If you really believe the brakes will work when the wheel is in the air, then you have a point complaining.

    If the 1/2 second brake release might cause you to hit something, YOUR LEAVING YOUR BRAKING TOO LATE!

    Now in defense of the complainers, I keep wondering if it's the shock of the bump -on the chassis- that is triggering something. I wonder this because sometimes it doesn't seem the wheel would be hopping. But without measurements I can't tell and wouldn't be yelling at -whoever- about safety.
     
  8. efusco

    efusco Moderator Emeritus
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    And you'd rather be reactionary and live in fear based upon a handful of reports from new drivers who are unfamiliar with how the regenerative braking works and had a few unsettling sensations. The brakes are triple redundant and the loss of sensation is momentary and can be easily overcome with increased brake pressure and only occurs at slow to moderate speeds. There's no safety issue.

    Don't let the hysteria of the press influence your research of the facts.

    BTW, you might wanna review This Thread. The OP of that thread is the key source of the now rising hysteria. He got a friend who has a private little news page to post his story, then they managed to get a couple of MSM sources to pick that up, and now, in light of the acceleration issue it's now coming to congress as part of the piling on process. But if anyone had actually talked to experienced hybrid owners we could demonstrate what's occuring, explain it, and clear up the whole issue in about 10 minutes.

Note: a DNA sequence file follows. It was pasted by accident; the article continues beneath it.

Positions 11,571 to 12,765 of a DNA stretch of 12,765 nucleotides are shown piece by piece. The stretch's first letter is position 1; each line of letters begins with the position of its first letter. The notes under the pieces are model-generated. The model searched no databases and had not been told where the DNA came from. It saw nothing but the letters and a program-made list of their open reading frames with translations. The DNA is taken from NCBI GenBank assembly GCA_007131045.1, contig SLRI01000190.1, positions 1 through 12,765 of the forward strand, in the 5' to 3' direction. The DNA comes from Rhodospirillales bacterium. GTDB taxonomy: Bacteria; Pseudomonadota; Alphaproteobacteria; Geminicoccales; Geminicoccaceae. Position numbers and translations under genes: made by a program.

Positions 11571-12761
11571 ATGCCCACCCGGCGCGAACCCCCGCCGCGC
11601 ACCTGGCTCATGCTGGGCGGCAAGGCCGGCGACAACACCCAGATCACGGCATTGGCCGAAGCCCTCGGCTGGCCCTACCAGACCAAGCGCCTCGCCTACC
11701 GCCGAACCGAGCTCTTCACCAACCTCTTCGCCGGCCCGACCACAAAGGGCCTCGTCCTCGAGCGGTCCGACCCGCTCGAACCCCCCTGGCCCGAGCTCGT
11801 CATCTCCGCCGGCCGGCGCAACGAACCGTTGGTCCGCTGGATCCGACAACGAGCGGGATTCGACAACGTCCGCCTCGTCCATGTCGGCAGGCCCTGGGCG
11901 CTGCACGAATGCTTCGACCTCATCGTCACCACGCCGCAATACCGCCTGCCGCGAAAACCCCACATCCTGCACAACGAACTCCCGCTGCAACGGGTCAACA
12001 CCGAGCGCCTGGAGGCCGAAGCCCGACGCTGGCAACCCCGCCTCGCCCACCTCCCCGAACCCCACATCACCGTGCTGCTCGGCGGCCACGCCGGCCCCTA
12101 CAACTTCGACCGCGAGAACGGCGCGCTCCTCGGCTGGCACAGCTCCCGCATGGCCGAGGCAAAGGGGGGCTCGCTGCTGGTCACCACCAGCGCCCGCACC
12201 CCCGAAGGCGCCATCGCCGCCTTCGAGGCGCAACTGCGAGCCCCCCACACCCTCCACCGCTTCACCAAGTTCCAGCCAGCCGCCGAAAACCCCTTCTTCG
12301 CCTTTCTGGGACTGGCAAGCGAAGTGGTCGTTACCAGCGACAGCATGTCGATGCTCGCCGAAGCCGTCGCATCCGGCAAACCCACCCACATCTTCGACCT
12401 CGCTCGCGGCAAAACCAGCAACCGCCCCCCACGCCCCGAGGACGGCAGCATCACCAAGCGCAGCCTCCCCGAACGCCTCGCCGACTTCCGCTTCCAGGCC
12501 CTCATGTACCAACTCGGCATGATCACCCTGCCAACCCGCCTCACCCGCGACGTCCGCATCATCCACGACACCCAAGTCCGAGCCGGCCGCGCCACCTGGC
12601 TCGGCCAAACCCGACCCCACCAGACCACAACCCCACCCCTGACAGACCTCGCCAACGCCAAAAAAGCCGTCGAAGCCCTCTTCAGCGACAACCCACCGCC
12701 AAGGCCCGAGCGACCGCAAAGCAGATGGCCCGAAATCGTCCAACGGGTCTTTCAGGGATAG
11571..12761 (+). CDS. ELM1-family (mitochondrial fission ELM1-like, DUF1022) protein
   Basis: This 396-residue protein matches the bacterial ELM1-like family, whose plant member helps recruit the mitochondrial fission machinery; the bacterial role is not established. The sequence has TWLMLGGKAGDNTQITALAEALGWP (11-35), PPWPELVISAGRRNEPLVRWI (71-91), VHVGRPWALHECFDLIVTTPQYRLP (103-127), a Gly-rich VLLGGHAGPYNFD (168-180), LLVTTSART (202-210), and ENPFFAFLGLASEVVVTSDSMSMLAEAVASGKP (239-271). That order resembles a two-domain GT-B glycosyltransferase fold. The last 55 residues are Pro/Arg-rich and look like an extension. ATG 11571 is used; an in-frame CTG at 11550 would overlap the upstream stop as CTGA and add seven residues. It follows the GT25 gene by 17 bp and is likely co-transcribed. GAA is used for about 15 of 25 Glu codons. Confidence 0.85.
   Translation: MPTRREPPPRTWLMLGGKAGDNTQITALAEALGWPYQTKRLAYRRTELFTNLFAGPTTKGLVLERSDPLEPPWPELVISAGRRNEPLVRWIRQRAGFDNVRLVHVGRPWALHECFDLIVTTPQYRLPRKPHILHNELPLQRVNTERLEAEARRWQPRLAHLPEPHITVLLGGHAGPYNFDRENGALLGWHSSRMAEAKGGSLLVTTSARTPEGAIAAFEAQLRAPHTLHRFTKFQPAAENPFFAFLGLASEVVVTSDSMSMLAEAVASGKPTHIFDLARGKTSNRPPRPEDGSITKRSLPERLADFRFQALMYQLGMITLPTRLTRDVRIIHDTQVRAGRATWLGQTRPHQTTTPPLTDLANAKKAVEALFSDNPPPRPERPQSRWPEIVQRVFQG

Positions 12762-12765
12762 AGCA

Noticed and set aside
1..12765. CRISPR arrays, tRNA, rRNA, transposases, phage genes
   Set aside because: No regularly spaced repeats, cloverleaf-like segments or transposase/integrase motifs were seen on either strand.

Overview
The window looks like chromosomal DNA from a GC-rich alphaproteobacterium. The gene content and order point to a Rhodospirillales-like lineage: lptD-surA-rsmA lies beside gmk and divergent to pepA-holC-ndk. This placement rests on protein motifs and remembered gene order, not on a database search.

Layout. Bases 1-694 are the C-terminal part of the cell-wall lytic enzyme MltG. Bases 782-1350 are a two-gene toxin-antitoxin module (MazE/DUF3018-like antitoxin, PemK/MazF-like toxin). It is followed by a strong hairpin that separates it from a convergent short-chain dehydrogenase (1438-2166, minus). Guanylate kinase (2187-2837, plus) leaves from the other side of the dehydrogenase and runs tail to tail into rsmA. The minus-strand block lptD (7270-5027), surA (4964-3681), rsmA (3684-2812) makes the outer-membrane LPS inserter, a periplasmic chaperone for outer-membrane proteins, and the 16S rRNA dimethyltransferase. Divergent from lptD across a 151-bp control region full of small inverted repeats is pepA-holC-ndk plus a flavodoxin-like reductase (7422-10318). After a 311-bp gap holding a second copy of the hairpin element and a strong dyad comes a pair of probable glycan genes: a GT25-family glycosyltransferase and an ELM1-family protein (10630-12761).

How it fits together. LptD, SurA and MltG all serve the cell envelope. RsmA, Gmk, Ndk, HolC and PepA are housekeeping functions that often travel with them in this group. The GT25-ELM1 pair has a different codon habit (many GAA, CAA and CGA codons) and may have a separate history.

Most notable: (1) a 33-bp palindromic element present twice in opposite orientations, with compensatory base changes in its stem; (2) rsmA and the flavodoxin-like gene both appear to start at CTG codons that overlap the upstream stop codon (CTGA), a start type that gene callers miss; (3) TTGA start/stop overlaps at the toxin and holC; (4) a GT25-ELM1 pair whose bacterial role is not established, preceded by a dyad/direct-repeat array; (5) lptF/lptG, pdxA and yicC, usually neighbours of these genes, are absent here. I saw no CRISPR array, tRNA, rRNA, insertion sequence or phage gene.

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  9. bestmapman

    bestmapman 04, 07 ,08, 09, 10, 16, 21 Prime

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    I do not know how you get "So, you'd rather the vehicles be less safe and to not work properly" out of this. a lot of people think there own driving ability is better then the VSC is to control the car.

    It is nice to see your wealth of experience and knowledge on here. It shows.
     
  10. DeadPhish

    DeadPhish Senior Member

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    After 142,000 miles on my 2005 I don't see anything as malfunctioning. I agree with the prior poster. The vehicle is different. It's just different. But it stops a lot better than any other vehicle I've ever driven so in that regard it's the best and there is no problem.


    A good friend has put...
    • 38,000 miles on his Gen 1
    • 246,500 miles on his Gen 2
    • 17,000 miles thus far on his Gen 3
    ...with no 'braking issues' at all - ever. Combined with my own personal experiences that's nearly half a million miles, 3 generations and 6 solid years of driving the Prius and neither of us has ever experienced anything like what the complaints allege. Some drivers might be having these experiences but AFAIK there is no malfunction or error. I do know one thing, no one is changing anything in my Prius. It works perfectly and I understand everything about it.
     
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  11. jburns

    jburns Senior Senior Member

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    I think its safe to say the truth lies somewhere between these two statements.
     
  12. jburns

    jburns Senior Senior Member

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    If that is the case Toyota, as an experienced hybrid builder, should have been able to clear it up in the same 10 minutes.
     
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  13. tpfun

    tpfun New Member

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    Your conclusion only holds water assuming any auto vehicle is safe at slow to moderate speeds.

    I would think a pedestrian involved with a low speed auto collision would disagree.
     
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  14. cshbell

    cshbell New Member